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August 4, 2014
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Every year, the Princeton Review polls 130,000 college students, asking them to weigh in on everything from the quality of their professors to the beauty of their campus.

But for all the variety of their findings, one category always generates the most attention: the biggest party school. This year, that dubious honor goes to New York's Syracuse University, which supplants 2013's list-topper, the University of Iowa. (Don't take it too hard, Hawkeyes; you're still at number two.)

"We are disappointed with the Princeton Review ranking, which is based on a two-year-old survey of a very small portion of our student body," said Syracuse University in a formal statement. "We do not aspire to be a party school."

By contrast, America's most sober campus is Utah's Brigham Young University — a title that the school, given its affiliation with the Church of Latter-Day Saints, is unlikely to lose anytime soon. Scott Meslow

1:01 p.m. ET

Even President Donald Trump's critics are happy to admit that things were at least peaceful Friday during the inauguration. Despite the fact that there are many other democratic nations around the world that do this exact same thing, Americans patted themselves on the back for once again not having a coup:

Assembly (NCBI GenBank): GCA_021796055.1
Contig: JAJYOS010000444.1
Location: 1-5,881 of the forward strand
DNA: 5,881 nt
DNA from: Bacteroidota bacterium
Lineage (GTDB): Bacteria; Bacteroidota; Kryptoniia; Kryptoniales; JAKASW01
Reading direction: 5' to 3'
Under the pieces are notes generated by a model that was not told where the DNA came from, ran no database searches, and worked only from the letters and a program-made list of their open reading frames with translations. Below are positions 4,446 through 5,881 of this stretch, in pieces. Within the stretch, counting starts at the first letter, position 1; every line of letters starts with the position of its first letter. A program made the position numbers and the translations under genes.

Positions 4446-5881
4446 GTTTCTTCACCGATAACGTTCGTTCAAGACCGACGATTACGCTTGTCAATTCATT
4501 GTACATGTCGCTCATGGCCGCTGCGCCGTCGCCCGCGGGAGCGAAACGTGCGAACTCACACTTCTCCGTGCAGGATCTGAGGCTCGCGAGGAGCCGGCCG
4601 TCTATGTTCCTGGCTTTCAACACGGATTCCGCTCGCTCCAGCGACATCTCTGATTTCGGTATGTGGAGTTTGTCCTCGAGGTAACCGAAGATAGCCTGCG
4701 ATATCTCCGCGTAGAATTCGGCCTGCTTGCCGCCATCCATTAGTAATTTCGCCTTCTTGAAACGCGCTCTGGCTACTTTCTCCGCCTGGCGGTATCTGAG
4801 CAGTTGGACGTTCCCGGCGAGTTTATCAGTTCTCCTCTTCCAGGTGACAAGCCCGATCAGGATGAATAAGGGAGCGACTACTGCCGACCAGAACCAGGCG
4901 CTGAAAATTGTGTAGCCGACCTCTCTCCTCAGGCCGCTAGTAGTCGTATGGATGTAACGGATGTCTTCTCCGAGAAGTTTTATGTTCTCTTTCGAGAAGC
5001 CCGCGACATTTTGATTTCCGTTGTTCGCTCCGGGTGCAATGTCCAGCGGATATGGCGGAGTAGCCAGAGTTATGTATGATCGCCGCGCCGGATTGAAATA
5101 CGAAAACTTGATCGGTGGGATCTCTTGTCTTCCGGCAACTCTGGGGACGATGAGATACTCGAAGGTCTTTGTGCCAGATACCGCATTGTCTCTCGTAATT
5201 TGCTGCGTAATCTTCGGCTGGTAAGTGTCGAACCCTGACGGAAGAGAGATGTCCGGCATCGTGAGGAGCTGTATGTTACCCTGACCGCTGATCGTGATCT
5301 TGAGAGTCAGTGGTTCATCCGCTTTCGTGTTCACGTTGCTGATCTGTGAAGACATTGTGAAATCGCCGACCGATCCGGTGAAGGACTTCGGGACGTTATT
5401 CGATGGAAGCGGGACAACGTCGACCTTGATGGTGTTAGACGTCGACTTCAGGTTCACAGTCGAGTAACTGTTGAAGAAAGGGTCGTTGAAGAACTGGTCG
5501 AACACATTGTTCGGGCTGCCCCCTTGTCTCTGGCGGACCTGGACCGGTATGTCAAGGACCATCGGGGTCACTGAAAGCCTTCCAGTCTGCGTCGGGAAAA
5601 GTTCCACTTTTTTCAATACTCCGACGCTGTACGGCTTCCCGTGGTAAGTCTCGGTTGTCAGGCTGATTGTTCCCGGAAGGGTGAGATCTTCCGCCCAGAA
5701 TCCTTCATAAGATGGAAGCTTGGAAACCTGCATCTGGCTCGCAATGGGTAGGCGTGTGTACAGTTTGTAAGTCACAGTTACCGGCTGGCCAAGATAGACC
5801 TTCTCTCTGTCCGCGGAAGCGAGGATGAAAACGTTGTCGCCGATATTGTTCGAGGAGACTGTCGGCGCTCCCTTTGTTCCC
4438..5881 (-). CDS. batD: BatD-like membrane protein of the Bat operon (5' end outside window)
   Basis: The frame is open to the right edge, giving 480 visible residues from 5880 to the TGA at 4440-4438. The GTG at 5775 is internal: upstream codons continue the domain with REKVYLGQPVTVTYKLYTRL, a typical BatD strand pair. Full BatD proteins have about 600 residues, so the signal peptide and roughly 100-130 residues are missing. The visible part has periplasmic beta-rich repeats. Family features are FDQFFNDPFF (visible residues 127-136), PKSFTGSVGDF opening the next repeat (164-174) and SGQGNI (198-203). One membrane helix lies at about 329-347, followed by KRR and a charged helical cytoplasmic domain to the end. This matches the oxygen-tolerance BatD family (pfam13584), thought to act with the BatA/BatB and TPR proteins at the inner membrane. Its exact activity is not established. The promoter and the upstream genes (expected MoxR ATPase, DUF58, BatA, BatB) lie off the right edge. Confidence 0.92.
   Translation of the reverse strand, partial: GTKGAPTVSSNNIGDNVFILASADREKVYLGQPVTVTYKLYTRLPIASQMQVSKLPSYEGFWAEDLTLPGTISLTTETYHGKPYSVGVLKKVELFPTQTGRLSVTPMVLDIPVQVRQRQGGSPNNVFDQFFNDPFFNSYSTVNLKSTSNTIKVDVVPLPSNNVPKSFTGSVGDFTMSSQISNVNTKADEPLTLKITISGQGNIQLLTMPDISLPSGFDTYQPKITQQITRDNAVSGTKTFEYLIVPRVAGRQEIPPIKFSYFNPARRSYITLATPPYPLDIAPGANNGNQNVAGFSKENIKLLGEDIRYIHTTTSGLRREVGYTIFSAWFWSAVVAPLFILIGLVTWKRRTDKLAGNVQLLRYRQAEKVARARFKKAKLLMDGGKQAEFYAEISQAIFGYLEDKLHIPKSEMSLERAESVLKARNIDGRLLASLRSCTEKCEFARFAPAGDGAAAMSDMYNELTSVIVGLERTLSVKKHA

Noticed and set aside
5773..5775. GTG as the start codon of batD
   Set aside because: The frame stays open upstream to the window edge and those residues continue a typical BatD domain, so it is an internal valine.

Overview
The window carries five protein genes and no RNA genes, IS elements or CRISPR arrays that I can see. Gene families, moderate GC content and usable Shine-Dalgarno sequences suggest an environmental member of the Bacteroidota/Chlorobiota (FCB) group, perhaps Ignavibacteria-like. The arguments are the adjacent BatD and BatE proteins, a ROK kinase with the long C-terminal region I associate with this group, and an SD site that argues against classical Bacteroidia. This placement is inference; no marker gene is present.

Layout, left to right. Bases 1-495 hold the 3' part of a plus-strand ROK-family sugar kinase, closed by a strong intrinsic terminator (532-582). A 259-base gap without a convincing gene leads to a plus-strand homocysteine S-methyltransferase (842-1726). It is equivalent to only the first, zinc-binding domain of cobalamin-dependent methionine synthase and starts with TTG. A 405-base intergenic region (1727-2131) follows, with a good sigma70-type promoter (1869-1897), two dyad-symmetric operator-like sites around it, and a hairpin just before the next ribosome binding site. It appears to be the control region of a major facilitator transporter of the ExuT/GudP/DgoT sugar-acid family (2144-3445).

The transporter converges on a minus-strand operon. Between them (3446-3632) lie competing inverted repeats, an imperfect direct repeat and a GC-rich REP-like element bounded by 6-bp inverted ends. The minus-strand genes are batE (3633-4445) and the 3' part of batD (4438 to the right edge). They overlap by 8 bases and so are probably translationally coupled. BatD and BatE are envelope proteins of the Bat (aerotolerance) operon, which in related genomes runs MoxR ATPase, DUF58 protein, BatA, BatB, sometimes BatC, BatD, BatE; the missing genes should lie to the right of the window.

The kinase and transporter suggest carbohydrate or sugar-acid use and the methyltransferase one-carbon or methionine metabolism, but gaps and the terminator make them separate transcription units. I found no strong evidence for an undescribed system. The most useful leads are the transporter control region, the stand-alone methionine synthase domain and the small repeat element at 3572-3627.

Not everyone is so impressed: "There is something unnerving about these reassurances, something overstated, even hysterical," writes The Atlantic's David Frum. "When a British prime minister loses the confidence of the House of Commons and must suddenly trundle out of 10 Downing Street (as some six dozen of them have done since the job was invented in the 1740s; a few more than once), nobody marvels on television how wonderful it is that he or she doesn't try to retain power by force of arms. Nobody in Denmark thinks it extraordinary when one party relinquishes power to another. Ditto New Zealand or Switzerland — all of them treat peaceful transfers of power as the developed world norm, like reliable electricity or potable water." Read his entire evaluation at The Atlantic, here. Jeva Lange

12:39 p.m. ET

President Donald Trump was sworn into office Friday in Washington, D.C., and after being administered the presidential oath by Chief Justice John Roberts he delivered his inaugural address to the nation. Standing on the West Front of the U.S. Capitol Building, Trump struck a populist tone reminiscent of the themes of his campaign. "This moment is your moment. It belongs to you," he said. "Jan. 20, 2017, will be remembered as the day the people became the rulers of this nation again."

Trump lamented the state of U.S. education and manufacturing while sending a nationalist economic message, saying, "Protection will lead to great prosperity and strength." He also echoed his campaign slogan, promising that America would "start winning again — winning like never before," and he vowed to bring jobs and wealth back to the U.S.:

Standing in front of a dais full of elected officials, Trump criticized do-nothing politicians while simultaneously calling for unity around his movement. But observers noted his speech was notably angry for an inaugural address, which new presidents typically use to espouse themes of hope and bipartisanship: